# Calculating the Charge of a Capacitor

I'm trying to form an equation for the charge of a capacitor when it's charged through a resistor from a voltage source

The standard equation for a charge is:

$$Q = V \cdot C \cdot (1 - e^{-t / RC})$$

But this equation is valid only when V is a constant DC voltage.

How do you go about calculating the charge when V is some function of time, $V(t)$?

• That's not the equation for constant V.... – Trevor_G Mar 12 '17 at 2:14
• That equation assumes that the voltage applied to the capacitor remains constant, is what I mean. – tay10r Mar 12 '17 at 2:15
• If the voltage is constant it's simply C x V .. there is no time component. – Trevor_G Mar 12 '17 at 2:20
• That's the formula for charge on a capacitor loaded through a resistor in response to a step in voltage across the resistor capacitor combination. – Trevor_G Mar 12 '17 at 2:27
• I remember struggling with this stuff in university... I think I have had to calculate the charge on a cap about twice in 40 years... and never for a product. – Trevor_G Mar 12 '17 at 2:41

The general solution for all possible input voltage functions v(t):

q(t)= the convolution integral of C⋅(1−exp(-t/RC)) and your v(t). C and the series resistor are assumed to be constant.

The full understanding of the solution and how to derive it unfortunately needs differential and integral calculus worth about one year university math studies

If you write out the convolution integral, you easily see, that it's an infinite sum (exactly the limit) of a series of small incremental responses that are all individually calculated by using your formula for the DC input. The input voltage is considered to be the sum of small inividual increments which all can be considered to be independent constant voltages. This thinking is acceptable for linear circuits and this is one.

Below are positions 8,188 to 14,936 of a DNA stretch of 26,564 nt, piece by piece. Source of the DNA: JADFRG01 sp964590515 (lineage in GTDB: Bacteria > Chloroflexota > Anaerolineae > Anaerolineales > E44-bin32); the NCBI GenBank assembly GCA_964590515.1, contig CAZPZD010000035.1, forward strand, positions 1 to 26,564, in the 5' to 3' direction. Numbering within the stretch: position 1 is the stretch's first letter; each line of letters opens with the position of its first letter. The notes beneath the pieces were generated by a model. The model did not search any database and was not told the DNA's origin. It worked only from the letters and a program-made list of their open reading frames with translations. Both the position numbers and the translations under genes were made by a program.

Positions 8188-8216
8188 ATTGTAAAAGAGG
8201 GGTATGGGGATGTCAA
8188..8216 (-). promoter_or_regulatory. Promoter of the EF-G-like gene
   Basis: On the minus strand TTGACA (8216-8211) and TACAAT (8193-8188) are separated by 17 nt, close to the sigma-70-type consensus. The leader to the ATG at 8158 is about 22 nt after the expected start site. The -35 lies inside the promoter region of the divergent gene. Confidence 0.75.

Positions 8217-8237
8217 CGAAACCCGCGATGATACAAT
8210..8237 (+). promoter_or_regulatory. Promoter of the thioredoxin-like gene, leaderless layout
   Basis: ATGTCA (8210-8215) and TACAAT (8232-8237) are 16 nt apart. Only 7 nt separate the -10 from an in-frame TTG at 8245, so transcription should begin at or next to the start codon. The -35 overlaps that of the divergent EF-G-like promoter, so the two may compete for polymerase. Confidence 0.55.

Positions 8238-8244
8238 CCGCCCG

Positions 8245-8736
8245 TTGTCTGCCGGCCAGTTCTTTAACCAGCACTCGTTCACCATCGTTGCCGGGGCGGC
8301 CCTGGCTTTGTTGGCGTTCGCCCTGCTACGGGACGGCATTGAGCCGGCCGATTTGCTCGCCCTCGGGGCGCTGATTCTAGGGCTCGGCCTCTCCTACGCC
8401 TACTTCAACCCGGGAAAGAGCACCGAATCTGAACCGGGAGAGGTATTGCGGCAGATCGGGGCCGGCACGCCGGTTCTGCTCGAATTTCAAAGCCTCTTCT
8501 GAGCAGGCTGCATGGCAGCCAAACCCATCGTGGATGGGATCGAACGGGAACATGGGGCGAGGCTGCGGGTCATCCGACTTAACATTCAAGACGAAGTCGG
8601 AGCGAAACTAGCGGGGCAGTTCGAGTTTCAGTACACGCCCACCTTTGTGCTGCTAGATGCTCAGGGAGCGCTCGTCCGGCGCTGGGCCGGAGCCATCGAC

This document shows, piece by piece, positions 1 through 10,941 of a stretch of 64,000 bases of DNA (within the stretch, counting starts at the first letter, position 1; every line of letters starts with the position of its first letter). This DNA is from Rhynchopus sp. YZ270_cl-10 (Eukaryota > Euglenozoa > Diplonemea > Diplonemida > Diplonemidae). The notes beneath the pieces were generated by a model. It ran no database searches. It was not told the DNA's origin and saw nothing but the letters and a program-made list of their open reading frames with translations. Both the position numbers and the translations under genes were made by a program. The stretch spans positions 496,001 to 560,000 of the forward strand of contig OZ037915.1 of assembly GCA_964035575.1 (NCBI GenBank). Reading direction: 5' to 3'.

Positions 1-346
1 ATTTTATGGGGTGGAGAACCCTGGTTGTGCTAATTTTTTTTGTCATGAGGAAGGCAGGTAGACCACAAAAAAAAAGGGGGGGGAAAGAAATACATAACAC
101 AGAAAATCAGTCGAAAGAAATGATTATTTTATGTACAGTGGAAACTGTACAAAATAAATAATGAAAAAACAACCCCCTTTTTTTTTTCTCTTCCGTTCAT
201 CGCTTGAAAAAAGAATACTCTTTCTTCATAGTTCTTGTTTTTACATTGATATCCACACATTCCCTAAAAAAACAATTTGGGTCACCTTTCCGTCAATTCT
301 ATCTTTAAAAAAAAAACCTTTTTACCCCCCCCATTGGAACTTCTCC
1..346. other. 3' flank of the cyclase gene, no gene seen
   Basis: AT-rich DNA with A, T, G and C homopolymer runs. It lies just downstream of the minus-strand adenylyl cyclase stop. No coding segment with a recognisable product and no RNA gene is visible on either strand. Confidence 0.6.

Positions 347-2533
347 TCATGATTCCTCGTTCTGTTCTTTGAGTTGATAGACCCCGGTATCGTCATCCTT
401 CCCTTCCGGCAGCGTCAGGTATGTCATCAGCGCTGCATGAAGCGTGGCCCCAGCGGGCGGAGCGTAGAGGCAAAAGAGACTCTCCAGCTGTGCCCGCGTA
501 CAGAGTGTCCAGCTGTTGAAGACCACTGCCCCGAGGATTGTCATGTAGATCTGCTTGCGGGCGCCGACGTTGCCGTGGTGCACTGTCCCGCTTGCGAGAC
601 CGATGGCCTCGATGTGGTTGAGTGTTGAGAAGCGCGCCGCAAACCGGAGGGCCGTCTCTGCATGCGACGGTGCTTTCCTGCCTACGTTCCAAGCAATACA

Note that each increment has its own starting time.

It's a fundamental equation governing capacitors.

$$q(t) = C \cdot v(t)$$

You just have to understand what exactly $q$ and $v$ represent. $v(t)$ here is the voltage across the plates of the capacitor. When there is a resistor involved, you have to solve the circuit for V. If you haven't got any calculus under your belt that is not trivial, as capacitors have complex (frequency-dependent) impedance.

• @vicatu I understand that the charge in the capacitor and the voltage drop across the capacitor (or in your words, across the plates) are related in the equation you wrote. But I don't have the voltage drop across the plates, all I know is the voltage applied to the capacitor, v(t), and the resistance. – tay10r Mar 12 '17 at 4:10